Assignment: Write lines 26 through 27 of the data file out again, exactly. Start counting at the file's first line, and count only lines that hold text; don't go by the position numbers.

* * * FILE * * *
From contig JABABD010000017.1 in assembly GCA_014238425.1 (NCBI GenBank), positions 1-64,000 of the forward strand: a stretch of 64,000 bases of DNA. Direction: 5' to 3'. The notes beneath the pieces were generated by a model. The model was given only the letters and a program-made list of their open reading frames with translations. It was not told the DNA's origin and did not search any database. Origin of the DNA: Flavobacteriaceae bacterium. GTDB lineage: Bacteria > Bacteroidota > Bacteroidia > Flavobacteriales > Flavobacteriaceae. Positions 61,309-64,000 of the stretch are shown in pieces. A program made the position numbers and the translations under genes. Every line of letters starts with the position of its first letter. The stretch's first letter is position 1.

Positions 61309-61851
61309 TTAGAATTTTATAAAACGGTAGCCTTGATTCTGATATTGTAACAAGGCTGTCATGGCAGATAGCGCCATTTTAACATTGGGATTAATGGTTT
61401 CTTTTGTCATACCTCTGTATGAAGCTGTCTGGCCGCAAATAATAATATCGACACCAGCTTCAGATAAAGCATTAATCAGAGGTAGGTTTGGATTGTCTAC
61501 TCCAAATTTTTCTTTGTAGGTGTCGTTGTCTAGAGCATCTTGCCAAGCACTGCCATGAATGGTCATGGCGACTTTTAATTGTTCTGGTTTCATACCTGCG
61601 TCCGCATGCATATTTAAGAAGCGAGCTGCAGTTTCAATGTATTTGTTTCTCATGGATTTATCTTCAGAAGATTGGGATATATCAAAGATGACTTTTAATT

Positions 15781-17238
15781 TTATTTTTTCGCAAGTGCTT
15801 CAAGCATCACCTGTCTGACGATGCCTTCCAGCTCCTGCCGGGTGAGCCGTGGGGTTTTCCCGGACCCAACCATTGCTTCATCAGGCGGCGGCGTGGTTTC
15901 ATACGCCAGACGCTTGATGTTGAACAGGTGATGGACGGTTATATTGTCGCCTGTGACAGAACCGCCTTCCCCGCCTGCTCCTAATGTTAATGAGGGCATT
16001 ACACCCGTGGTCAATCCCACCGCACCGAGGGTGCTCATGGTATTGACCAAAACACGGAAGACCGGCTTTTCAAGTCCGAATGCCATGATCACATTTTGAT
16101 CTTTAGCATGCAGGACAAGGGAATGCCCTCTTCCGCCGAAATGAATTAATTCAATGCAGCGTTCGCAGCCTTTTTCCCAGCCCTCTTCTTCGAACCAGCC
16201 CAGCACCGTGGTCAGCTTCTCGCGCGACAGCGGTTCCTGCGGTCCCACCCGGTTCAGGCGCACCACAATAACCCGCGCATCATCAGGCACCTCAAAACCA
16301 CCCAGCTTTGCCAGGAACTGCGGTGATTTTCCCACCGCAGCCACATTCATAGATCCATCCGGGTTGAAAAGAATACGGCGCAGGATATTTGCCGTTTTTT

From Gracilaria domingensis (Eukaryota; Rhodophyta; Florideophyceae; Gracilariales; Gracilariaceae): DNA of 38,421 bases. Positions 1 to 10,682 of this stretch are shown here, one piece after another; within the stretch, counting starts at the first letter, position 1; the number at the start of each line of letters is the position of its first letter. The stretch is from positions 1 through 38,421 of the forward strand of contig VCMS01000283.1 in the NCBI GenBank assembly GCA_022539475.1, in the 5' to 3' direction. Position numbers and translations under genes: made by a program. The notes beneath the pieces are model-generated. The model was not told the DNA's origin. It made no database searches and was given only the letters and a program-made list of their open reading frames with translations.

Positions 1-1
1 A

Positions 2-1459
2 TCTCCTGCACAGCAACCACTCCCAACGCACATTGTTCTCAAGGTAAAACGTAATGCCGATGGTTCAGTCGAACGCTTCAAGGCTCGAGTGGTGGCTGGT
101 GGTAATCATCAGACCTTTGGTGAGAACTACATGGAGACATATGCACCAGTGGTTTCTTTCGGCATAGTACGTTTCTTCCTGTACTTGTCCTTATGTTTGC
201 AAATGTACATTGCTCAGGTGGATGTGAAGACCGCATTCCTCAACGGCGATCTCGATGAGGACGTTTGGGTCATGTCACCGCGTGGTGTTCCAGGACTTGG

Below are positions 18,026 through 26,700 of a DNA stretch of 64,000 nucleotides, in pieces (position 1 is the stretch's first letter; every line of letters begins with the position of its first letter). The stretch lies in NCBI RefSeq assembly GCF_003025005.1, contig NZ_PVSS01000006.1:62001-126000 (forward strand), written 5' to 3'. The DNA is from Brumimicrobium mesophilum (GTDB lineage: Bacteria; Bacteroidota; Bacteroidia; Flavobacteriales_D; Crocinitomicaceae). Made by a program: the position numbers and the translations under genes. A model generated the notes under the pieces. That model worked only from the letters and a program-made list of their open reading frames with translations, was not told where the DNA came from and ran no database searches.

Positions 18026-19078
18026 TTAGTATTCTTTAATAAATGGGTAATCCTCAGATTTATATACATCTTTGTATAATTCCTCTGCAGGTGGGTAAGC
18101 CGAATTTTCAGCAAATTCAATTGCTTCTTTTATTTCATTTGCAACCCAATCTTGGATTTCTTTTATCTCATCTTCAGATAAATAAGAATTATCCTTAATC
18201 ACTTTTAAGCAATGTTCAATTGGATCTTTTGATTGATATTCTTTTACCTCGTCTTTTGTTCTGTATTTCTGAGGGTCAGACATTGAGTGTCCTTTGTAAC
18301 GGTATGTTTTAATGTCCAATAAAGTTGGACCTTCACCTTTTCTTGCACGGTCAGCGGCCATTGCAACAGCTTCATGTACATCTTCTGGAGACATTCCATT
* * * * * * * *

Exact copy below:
18201 ACTTTTAAGCAATGTTCAATTGGATCTTTTGATTGATATTCTTTTACCTCGTCTTTTGTTCTGTATTTCTGAGGGTCAGACATTGAGTGTCCTTTGTAAC
18301 GGTATGTTTTAATGTCCAATAAAGTTGGACCTTCACCTTTTCTTGCACGGTCAGCGGCCATTGCAACAGCTTCATGTACATCTTCTGGAGACATTCCATT